Which is the more dangerous sin, the one that creates a chemical dependency, such as drugs or alcohol, and destroys a body, or the one that creates an emotional or behavioral aberration, such as envy or complaining, and twists a person’s spirit?
We know the answer to that, do we not? All sin is dangerous. But perhaps the physical effects of many sins are not evident, so we attribute less weight to them. (Probably most or all sins have some physical manifestation.) We treat them with less seriousness. They are more respectable to us.
In a way, however, all sin is addictive. All sin traps the sinner. All sin is controlling.
The wicked will be captured by his own iniquities,
and he will be held by the cords of his own sin. Prov 5.22.
The righteousness of the upright will deliver them, but the faithless will be captured by their own desires. Prov 11.6.
The Hebrew word behind “captured” is used most of the time in the Old Testament of a city, of men, of spoils, or even of a kingdom being captured or taken, according to the Theological Wordbook of the OT. It is a powerful image for the effects of sin in one’s life. Continue reading
“How,” the man thought to himself, “how
Did I ever reach this lowest point in my life?
And now it seems I have no strength to stop.
The end is in sight, this path’s ignoble ruin.
Must I observe my final steps to death?”
He did not reach his present state at once,
But inch by imperceptible inch was moved
Away from ultimate good, by a velvet voice,
His conscience squelched, his eternal soul convinced
That one small step made no real difference.
The cold of winter seeps into my bones,
My body aches, my limbs are hard to move,
The heavy air would lull my eyes to sleep;
The chill of sin, the chains of self remove:
The first and fiery love help me to keep,
Devotion, zeal, and faith may Jesus prove,
Let not decisions be unmoving stones.
Some preachers and missionaries hate to show weakness. They apparently believe it undercuts the message of God’s power in the gospel. They give the impression that they have arrived, in the spiritual sense, that they are nearly perfect, all the while using language of humility about how we are all sinners.
Perhaps they fear for their “jobs.” (Some people in full-time ministry are lackeys; some churches like lackeys.) Perhaps they fear showing vulnerability. Whatever their reasons, they do their Lord a disservice. They provide bad examples, because they put forward a false front. Continue reading
What future is there for us, O man of sin?
What world create to last beyond desire?
What force produce to resist that certain doom?
Between us can we find eternal room?
But for a fleeting time our pleasures last,
So soon do passions die, our shameful past
A shadow, our present but a lightning flash —
For lack of air is doused our flickering flame. Continue reading
READ: ““Blessed are you who weep now, for you will laugh” Lk 6.21b.
THINK: We ought to cry for our own sin, Lk 22.62, and for the condemnation of the rebellious world, Lk 19.41. Jesus cried in the presence of death, Jn 11.35, an act of solidarity, Rm 12.15. He who refuses to cry now, will later lament, Lk 6.25; Jn 16.20. Let us change worldly laughter into crying, Jas 4.9. Because the time is short, “those with tears” should live “like those not weeping” 1 Cor 7.29ff. In heaven no one cries, Rev 21.4.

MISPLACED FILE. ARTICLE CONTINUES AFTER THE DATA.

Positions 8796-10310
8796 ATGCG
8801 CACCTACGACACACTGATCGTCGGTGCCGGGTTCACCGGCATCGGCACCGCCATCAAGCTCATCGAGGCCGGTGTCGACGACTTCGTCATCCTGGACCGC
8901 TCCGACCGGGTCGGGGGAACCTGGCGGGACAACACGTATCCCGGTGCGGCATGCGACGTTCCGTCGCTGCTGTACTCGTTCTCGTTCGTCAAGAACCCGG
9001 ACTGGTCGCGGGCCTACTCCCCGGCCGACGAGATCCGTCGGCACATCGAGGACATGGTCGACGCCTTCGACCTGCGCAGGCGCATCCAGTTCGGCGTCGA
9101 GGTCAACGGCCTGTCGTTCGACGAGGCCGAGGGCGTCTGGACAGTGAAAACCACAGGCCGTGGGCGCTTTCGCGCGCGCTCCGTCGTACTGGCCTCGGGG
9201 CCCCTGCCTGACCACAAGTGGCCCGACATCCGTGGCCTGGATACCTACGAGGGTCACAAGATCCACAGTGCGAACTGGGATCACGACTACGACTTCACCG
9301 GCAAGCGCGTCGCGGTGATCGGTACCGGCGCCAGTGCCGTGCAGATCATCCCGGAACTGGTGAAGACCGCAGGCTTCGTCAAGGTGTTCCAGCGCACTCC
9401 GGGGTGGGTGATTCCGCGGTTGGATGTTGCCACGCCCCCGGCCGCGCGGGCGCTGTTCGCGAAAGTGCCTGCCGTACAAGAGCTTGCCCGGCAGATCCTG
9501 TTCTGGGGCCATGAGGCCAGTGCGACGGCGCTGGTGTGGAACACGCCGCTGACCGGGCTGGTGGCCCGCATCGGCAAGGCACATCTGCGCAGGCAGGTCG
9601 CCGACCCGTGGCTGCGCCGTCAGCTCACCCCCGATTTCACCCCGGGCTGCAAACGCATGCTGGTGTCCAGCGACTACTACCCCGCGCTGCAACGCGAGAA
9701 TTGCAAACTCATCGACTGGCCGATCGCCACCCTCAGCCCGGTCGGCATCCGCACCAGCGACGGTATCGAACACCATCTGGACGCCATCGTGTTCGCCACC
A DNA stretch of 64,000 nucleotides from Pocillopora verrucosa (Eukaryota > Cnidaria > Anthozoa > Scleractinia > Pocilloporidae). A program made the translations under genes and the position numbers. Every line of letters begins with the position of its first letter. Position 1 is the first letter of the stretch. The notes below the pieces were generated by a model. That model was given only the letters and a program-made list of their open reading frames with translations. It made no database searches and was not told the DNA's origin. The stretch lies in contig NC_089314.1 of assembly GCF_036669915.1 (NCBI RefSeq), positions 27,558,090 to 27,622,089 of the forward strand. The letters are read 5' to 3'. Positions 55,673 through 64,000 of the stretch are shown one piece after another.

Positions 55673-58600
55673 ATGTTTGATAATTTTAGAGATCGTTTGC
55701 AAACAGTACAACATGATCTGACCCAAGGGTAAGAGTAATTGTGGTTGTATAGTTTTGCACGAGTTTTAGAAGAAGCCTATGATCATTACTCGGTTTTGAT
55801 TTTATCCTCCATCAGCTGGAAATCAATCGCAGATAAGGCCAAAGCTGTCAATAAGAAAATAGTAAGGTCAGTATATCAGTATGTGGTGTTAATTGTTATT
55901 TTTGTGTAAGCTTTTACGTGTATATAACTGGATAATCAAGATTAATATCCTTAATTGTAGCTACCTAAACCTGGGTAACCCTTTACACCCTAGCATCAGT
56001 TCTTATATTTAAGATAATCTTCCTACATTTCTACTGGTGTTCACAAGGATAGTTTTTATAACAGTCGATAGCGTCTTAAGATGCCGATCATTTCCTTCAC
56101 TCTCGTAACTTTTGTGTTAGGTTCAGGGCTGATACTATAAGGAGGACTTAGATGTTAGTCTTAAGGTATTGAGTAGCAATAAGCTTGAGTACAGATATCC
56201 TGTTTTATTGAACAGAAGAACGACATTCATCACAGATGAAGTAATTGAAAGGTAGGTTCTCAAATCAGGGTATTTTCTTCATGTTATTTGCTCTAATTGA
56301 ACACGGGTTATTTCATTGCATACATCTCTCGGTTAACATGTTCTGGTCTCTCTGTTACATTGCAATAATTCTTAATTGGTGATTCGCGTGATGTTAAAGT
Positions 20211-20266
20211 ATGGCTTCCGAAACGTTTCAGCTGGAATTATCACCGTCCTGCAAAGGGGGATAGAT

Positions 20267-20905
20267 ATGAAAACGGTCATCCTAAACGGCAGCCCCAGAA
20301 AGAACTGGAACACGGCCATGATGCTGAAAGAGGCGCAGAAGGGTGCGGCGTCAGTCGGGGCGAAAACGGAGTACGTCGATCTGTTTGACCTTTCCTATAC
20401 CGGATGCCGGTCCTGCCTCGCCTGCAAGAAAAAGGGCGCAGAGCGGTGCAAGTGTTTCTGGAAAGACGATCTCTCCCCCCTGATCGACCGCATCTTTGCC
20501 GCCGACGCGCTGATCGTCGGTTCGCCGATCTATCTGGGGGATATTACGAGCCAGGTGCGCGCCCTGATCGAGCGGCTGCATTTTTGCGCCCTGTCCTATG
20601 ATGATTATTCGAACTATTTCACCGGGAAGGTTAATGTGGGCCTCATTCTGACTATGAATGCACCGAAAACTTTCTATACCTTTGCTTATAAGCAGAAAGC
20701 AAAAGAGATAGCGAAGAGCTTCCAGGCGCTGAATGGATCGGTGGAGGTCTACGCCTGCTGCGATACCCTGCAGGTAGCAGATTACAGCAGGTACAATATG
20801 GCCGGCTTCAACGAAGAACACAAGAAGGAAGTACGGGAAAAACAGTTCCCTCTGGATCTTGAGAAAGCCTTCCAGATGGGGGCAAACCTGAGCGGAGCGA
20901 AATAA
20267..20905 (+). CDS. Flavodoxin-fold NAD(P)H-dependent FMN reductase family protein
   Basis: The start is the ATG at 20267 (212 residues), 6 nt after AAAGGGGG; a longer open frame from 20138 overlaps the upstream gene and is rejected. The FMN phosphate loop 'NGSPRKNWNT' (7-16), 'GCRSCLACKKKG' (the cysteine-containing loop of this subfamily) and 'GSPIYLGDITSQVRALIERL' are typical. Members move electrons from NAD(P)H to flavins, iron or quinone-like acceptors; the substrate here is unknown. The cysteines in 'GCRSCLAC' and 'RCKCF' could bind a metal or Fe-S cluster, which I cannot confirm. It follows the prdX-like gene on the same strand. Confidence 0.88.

READ: “So then, my dear friends, flee from idolatry” 1 Cor 10.14.
THINK: Paul uses the verb flee in the sense of “to keep from doing [something] by avoiding it because of its potential damage, flee from, avoid, shun” (BGAD). Besides idolatry, the saint flees from sexual immorality, 1 Cor 6.18 (because this “is never right” 1 Cor 6.13 NBV), “all these things” (love of money, etc.), 1 Tim 6.11, “youthful passions” 2 Tim 2.22. This flight permits the pursuit of the virtues of Christ, 1 Tim 6.11. It reminds one of Joseph, Gen 39.12. Sin must be dealt with in a serious way. Continue reading
A single sin does not remain alone, but leads to another. And yet another. Like the Jewish religious leaders. Envy led to murder, which led in turn to the release of a murderous rebel.
But the chief priests stirred up the crowd to have him release Barabbas instead.
Mark 15:11 NET
Know that a sin, as small as it may seem, opens the door for still more iniquity to take control of a person. Continue reading
We use the phrase “body and soul” to refer to a complete dedication to some activity or cause. Similarly, Paul uses the terms flesh and mind to indicate the life totally consumed by the devil’s will.
We too all previously lived among them in our fleshly desires, carrying out the inclinations of our flesh and thoughts, and by nature we were children under wrath, as the others were also.
Ephesians 2:3 HCSB
“Flesh” (some translations say “body”) is the human decision to give oneself over to the desires and carnal passions. The term “thoughts” or mind, indicates perception, here in the participation in evil, or a “mental orientation” (Richards 605).
Here’s how one version translates it. “All of you used to do whatever felt good and whatever you thought you wanted” (CEB).
Em contrast to the total domination by the devil, Paul celebrates God’s intervention, beginning in verse 4.
Thanks to him and his salvation, the “walk” in sin (verse 2) becomes the “walk” in good works (verse 10).
They say that love is blind. Perhaps it would be better to say that love ignores the challenges and difficulties of a relationship with the opposite sex. A line of thought that ignores evidences will reach wrong conclusions, which will lead in turn to great disappointments.
Some think about God’s grace as others consider love, as the blanket solution:
What shall we say then? Are we to remain in sin so that grace may increase? Absolutely not! How can we who died to sin still live in it?
Romans 6:1-2 NET Continue reading